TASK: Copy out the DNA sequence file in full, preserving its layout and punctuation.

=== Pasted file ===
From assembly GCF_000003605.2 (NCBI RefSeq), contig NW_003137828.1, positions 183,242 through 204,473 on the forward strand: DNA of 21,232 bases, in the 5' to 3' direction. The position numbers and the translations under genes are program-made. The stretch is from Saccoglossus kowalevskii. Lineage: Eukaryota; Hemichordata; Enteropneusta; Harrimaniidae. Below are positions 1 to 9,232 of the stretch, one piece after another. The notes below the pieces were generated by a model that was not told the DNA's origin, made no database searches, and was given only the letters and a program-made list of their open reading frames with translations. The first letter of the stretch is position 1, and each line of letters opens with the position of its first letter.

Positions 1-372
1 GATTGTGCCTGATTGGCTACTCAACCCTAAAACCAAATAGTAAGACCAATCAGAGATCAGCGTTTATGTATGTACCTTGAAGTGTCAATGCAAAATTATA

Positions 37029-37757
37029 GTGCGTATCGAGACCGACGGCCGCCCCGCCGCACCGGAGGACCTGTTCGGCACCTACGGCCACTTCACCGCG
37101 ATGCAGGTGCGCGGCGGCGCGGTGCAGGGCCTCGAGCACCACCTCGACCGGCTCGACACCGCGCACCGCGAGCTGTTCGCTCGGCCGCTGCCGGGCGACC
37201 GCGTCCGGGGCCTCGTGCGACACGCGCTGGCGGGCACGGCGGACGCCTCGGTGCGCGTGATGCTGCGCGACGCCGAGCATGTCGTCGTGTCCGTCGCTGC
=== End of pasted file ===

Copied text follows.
From assembly GCF_000003605.2 (NCBI RefSeq), contig NW_003137828.1, positions 183,242 through 204,473 on the forward strand: DNA of 21,232 bases, in the 5' to 3' direction. The position numbers and the translations under genes are program-made. The stretch is from Saccoglossus kowalevskii. Lineage: Eukaryota; Hemichordata; Enteropneusta; Harrimaniidae. Below are positions 1 to 9,232 of the stretch, one piece after another. The notes below the pieces were generated by a model that was not told the DNA's origin, made no database searches, and was given only the letters and a program-made list of their open reading frames with translations. The first letter of the stretch is position 1, and each line of letters opens with the position of its first letter.

Positions 1-372
1 GATTGTGCCTGATTGGCTACTCAACCCTAAAACCAAATAGTAAGACCAATCAGAGATCAGCGTTTATGTATGTACCTTGAAGTGTCAATGCAAAATTATA

Positions 37029-37757
37029 GTGCGTATCGAGACCGACGGCCGCCCCGCCGCACCGGAGGACCTGTTCGGCACCTACGGCCACTTCACCGCG
37101 ATGCAGGTGCGCGGCGGCGCGGTGCAGGGCCTCGAGCACCACCTCGACCGGCTCGACACCGCGCACCGCGAGCTGTTCGCTCGGCCGCTGCCGGGCGACC
37201 GCGTCCGGGGCCTCGTGCGACACGCGCTGGCGGGCACGGCGGACGCCTCGGTGCGCGTGATGCTGCGCGACGCCGAGCATGTCGTCGTGTCCGTCGCTGC